Southern Alberta students get coding at Picture Butte hackathon

Southern Alberta students tried their hands at coding and data analysis at Tuesday's "Hackathon" event in Picture Butte. AP Photo/Carolyn Thompson

Students from school divisions across southern Alberta got the chance to try their hand at some in-demand digital literacy skills on Tuesday.

The students attended a hackathon hosted by Picture Butte High School. The event featured a series of challenges that required students in grades seven to 12 to learn how to code and practise data analysis using information from the City of Lethbridge and Statistics Canada.

“This entire day is about exposure,” said Jason Kwasny, a technology integration specialist for Palliser Regional Schools. “[It’s about] just making sure that our students are getting exposed to some extracurricular ideas that maybe they wouldn’t see normally.
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“They see the basketball, they see the athletics — and that’s great — but there’s a certain portion of our population that doesn’t really fit into those. This is an opportunity for them to get a little more exposure and shine a little bit.”

Kwasny added that part of the value of events like the hackathon is for the instructors as well.

“For our teachers and our schools, I’m super excited, because I’m hoping they take some of this stuff into their classrooms and start to apply it,” he said.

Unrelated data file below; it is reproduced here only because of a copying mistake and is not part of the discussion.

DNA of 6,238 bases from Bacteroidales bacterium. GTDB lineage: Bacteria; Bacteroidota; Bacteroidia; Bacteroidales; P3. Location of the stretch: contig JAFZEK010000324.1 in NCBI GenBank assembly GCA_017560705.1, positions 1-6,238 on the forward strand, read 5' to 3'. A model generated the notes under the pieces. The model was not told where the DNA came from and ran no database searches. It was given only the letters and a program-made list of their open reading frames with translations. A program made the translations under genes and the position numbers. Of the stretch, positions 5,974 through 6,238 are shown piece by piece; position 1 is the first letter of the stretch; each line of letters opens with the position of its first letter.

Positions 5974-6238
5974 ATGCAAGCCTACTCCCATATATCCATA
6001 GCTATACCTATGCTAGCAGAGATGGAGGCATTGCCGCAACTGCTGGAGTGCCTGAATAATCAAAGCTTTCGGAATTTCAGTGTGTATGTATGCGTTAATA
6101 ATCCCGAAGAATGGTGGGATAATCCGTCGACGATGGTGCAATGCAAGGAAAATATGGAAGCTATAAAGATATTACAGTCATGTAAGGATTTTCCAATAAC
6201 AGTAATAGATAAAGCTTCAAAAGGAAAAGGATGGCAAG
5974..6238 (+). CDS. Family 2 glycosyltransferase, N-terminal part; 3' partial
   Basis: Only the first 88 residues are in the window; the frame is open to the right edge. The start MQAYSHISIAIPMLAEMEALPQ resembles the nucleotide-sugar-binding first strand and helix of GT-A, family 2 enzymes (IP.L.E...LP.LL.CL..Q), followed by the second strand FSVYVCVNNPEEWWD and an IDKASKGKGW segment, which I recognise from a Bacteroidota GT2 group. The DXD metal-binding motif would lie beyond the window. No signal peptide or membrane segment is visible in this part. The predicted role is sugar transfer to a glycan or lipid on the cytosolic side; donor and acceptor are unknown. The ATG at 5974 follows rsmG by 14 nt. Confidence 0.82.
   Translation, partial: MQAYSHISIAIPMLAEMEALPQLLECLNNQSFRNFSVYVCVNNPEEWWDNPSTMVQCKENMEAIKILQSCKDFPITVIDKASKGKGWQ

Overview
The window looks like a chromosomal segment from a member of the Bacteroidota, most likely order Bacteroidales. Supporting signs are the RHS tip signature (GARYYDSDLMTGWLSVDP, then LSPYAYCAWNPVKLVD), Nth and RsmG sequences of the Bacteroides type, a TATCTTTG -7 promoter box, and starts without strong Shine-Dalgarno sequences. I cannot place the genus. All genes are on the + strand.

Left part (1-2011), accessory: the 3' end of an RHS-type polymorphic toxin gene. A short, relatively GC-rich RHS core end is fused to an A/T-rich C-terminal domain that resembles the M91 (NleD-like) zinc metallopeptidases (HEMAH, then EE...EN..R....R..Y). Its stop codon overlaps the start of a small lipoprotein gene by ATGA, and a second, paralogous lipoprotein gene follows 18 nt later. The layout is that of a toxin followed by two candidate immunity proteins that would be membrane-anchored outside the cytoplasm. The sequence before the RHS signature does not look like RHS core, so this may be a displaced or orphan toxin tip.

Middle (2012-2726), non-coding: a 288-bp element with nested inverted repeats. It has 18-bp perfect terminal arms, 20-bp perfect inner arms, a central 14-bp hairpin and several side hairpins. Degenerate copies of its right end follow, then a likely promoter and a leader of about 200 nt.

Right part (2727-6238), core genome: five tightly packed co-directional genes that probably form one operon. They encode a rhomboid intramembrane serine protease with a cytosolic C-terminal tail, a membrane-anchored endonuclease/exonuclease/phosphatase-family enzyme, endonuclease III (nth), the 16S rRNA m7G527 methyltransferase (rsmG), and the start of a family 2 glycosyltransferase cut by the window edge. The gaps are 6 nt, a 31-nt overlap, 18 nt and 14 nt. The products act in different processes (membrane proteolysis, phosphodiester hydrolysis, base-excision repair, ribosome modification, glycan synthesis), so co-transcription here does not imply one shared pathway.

“The guys from Callysto (a federally-funded, free learning platform) are so wonderful, they’re willing to work with us to create notebooks and projects at no charge to our schools, so I’m hoping that we get some teachers stepping up and taking advantage of that.”

Callysto partnered with Palliser Regional Schools to host the event.

“The whole point of Callysto is to introduce students to computational thinking and data science within the regular curriculum,” said David Hay, the Alberta ambassador for Callysto.

“We definitely think that that’s an important process, knowing that you can do these sorts of programming challenges and you can use the tools that are used in industry, even while you are still in junior high or high school.”

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Feedback from many students at the event was positive.

“I’ve always been interested in computer programming and this was a good opportunity to try it out,” said Jackson Lowe, a Grade 12 student in attendance from Winston Churchill High School.

Students who attended the event came from a number of school jurisdictions, including:

  • Holy Spirit Catholic School Division
  • Horizon School Division
  • Kainai Board of Education
  • Lethbridge School District
  • Livingstone Range School Division
  • Peigan Board of Education
  • Palliser Regional Schools
  • Westwind School Division

Organizers from Callysto said it’s a great way to get kids excited about potential future careers.

“Basically any career you can think of involves programming at this point,” Hay said.

“Whether we are analyzing processes or looking at how we can analyze any data that we have, we’re doing programming in just about anything.”

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